Some readers may remember that on 20 October 2011, I documented three quite different press statements – all issued on the same day, all related the Khmer Rouge Trial, from the following sources:
- The Office of the Council of Ministers, Royal Government of Cambodia, Press and Quick Reaction Unit
- Lars Olsen, Legal Communications Officer, Public Affairs Section, United Nations Assistance to the Khmer Rouge Trials
- United Nations Under Secretary-General for Legal Affairs, Ms. Patricia O’Brien
Now we have a similar, though different case. The Press and Quick Reaction Unit of the Office of the Council of Ministers distributed a press release on 24 January 2012, publishing the same text also on their website:
Joint Statement by Deputy Prime Minister His Excellency Sok An and Ambassador David Scheffer, Special Expert to the Secretary-General of the United NationsJoint Statement
by Deputy Prime Minister His Excellency Sok An and
Ambassador David Scheffer,
Special Expert to the Secretary-General of the United Nations
This afternoon Deputy Prime Minister His Excellency Sok An met with Ambassador David Scheffer, the United Nations Secretary-General’s Special Expert on the United Nations Assistance to the Khmer Rouge Trials, to discuss the ongoing cooperation of the United Nations and the Royal Government of Cambodia in support of the Extraordinary Chambers in the Courts of Cambodia (ECCC).
Their discussions were frank and constructive, and covered a range of important issues facing the ECCC. They agreed that the trial proceedings before the ECCC are a historic achievement in serving the interests of justice and the victims.
Although the Deputy Prime Minister and the Special Expert have differing views on the interpretation of the ECCC Agreement, they intend to continue their close discussions on the most critical issues, and both remain optimistic that the Court can achieve its mandate.
24 January 2012
But on 26 January 2012, The Cambodia Daily reported the following:
The UN’s special expert on the Khmer Rouge tribunal yesterday denied the government’s claim that he had accepted Cambodia’s rejection of its nominee for the investigating judge and said he expected Laurent Kasper-Ansermet to carry out his full duties in the role.
The Supreme Council of the Magistracy turned down Judge Kasper-Ansermet’s appointment to international co-investigating judge at the tribunal on 13 January. In turn, the UN accused the government of breaching the deal they struck in 2003 for a hybrid war crimes court that would try the most senior and most responsible leaders of the Khmer Rouge regime.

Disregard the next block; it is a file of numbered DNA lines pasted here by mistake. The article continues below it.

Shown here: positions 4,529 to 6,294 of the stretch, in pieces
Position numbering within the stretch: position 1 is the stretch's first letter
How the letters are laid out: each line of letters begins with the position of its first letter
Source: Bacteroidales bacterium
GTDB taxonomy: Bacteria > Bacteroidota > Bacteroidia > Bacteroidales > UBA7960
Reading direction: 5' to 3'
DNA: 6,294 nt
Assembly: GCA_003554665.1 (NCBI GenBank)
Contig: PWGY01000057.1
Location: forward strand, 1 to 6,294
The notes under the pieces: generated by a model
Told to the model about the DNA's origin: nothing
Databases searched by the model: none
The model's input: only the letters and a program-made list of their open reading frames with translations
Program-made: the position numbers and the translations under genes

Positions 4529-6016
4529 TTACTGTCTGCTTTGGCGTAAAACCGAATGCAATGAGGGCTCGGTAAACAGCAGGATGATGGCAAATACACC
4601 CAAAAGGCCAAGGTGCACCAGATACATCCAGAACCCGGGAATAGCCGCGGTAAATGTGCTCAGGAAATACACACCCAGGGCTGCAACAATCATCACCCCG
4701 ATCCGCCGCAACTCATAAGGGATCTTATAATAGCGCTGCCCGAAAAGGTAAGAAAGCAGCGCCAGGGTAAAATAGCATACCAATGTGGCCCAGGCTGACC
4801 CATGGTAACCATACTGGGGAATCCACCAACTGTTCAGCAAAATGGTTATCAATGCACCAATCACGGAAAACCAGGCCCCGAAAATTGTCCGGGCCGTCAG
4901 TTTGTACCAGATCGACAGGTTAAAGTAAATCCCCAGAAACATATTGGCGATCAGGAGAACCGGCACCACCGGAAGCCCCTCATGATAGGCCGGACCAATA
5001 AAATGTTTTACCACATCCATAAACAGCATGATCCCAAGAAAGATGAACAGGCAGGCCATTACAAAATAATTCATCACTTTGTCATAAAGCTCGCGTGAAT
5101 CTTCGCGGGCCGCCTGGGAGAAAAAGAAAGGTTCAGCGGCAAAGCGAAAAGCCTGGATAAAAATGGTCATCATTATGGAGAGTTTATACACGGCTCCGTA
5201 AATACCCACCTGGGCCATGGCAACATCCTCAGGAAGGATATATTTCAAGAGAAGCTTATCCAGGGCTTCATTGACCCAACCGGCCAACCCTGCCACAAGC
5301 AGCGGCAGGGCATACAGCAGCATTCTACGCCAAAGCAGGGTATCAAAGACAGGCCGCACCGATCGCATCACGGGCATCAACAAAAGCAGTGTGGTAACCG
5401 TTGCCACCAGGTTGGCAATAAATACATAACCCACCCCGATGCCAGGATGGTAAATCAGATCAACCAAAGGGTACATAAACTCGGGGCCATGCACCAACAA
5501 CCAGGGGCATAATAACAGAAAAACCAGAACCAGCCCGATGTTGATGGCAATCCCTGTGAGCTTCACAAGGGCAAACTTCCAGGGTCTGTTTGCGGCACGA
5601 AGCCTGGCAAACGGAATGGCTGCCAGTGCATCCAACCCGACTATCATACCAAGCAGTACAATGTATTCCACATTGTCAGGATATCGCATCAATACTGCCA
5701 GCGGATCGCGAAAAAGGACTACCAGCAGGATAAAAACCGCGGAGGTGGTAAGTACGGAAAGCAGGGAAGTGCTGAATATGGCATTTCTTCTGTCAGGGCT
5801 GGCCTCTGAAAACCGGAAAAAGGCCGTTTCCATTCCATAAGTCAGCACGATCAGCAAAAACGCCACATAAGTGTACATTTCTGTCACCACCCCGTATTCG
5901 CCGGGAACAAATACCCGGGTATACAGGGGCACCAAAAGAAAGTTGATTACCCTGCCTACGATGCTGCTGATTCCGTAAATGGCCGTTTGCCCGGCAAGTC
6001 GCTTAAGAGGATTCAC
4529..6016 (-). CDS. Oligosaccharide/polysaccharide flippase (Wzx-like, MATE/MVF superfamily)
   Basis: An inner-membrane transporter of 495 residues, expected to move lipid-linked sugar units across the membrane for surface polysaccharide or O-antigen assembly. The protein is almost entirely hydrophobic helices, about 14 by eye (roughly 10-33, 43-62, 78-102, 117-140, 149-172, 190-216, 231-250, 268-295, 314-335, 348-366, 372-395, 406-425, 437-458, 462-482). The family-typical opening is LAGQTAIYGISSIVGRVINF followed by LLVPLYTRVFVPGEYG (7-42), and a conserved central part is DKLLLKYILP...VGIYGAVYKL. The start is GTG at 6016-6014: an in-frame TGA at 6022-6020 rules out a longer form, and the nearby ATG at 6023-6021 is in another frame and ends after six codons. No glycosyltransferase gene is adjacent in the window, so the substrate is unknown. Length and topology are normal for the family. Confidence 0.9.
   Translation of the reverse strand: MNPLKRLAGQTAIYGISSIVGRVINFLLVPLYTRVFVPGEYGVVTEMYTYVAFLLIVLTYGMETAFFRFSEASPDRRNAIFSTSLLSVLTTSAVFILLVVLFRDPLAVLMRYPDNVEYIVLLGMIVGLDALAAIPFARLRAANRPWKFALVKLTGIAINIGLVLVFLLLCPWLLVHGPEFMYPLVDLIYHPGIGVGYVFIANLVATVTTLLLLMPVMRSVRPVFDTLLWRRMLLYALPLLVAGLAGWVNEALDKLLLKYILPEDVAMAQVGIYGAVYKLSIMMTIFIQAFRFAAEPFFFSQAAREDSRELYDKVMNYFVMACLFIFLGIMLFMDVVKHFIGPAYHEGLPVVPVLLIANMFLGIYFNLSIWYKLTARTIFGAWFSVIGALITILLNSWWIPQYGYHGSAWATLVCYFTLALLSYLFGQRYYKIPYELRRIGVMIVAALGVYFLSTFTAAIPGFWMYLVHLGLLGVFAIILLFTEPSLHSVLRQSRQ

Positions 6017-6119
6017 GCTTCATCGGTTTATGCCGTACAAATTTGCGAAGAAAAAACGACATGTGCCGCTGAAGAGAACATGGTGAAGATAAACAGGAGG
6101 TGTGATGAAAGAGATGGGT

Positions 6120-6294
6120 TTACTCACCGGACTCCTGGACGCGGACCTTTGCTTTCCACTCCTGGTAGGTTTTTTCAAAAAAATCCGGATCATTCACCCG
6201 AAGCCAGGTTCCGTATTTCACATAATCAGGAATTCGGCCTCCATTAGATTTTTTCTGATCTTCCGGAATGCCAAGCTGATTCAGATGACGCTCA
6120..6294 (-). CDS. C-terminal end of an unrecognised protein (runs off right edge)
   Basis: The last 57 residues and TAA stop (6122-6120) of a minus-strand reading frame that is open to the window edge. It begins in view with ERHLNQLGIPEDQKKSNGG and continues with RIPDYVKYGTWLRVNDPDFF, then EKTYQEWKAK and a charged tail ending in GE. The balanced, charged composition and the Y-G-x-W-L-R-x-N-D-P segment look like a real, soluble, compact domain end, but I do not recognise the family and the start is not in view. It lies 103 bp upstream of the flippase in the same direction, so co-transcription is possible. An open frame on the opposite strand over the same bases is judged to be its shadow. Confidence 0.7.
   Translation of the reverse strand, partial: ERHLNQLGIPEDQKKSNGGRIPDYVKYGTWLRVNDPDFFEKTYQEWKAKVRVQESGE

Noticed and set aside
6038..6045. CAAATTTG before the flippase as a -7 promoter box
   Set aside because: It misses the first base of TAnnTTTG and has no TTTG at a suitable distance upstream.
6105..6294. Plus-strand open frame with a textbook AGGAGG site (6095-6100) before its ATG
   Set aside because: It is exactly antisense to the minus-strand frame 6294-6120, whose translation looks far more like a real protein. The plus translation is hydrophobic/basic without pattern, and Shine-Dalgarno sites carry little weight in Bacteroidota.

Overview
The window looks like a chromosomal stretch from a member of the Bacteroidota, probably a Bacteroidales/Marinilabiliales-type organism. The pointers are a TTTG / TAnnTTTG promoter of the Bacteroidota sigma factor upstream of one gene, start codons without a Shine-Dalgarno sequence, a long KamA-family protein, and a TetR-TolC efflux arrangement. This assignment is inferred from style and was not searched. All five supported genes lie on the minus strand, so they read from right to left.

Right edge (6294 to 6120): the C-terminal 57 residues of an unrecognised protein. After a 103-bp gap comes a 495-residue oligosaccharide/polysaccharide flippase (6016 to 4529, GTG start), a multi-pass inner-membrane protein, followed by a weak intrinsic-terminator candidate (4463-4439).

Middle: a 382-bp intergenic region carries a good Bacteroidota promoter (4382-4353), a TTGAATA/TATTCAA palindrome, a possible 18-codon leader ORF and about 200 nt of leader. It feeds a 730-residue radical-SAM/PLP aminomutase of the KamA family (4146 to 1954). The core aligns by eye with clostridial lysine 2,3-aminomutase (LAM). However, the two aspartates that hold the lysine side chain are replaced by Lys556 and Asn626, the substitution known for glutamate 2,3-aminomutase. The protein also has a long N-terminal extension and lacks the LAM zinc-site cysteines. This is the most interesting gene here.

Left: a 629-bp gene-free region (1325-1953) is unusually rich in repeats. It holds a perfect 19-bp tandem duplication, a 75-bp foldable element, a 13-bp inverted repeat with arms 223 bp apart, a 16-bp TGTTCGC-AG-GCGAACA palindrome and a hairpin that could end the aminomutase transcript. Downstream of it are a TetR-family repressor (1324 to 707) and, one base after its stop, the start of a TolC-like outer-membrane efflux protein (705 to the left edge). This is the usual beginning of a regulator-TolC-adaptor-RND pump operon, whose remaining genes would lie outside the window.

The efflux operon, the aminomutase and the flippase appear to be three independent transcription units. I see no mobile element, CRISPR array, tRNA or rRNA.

But after a meeting between Deputy Prime Minister Sok An and UN special expert David Scheffer on Tuesday, Council of Ministers spokesman Phay Siphan told the media that Mr. Scheffer had agreed with the deputy prime minister that the Supreme Council’s decision to not appoint Judge Kasper-Ansermet could not be overturned.
Yesterday, Mr. Scheffer categorically denied that account.
“He mischaracterized what I certainly communicated in my meeting with Deputy Prime Minister Sok An,” Mr. Scheffer said in a news conference. “There was never any agreement with Sok An that that decision to not appointed the UN appointee could not be overturned. There was no agreement.”
So far, as the UN understood the agreement, said Mr. Scheffler, who helped draft the original 2003 deal with the government, the reserve judge had every right to take on the full duties of investigating judge without a second approval.
“So I made that very clear, and our view is that this particular individual, Judge Kasper-Ansermet, has clear authority to fulfill his duties in this country, and we look forward to him doing so,” he said.
“This is not some situation yesterday where the United Nations agreed with the rejection of this judge by the Supreme Council. Quite the reverse; we object very strongly to that rejection, and we say that, regardless off it, he has authority under the treaty. So I want to make that very clear,” he added.
Mr. Siphan, the Council of Ministers spokesman, stood by his account of Mr. Scheffer’s meeting with Mr. Sok An, and his claim that Mr. Scheffer had agreed that there was no overturning Judge Kasper-Ansermet’s rejection.
The following report by The Cambodia Daily of 26 January 2012 adds a new element:
Mr. Siphan… censored Mr. Scheffer for taking his clarification to the comments attributed to him to the public. “I wish to see him more professional,” Mr. Siphan said. “He should call me first. He’s not in a position to react to the newspaper.”
Does this mean that a high-ranking officer of the United Nations should first get clearance before he can speak to the press? Obviously there is a discrepancy between the atmosphere in the press release by the Quick Reaction Unit of the Office of the Council of Ministers, and what Mr. Scheffer’s sees as a fundamental conflict between the present position of Cambodian authorities and the contracted agreement of 2003.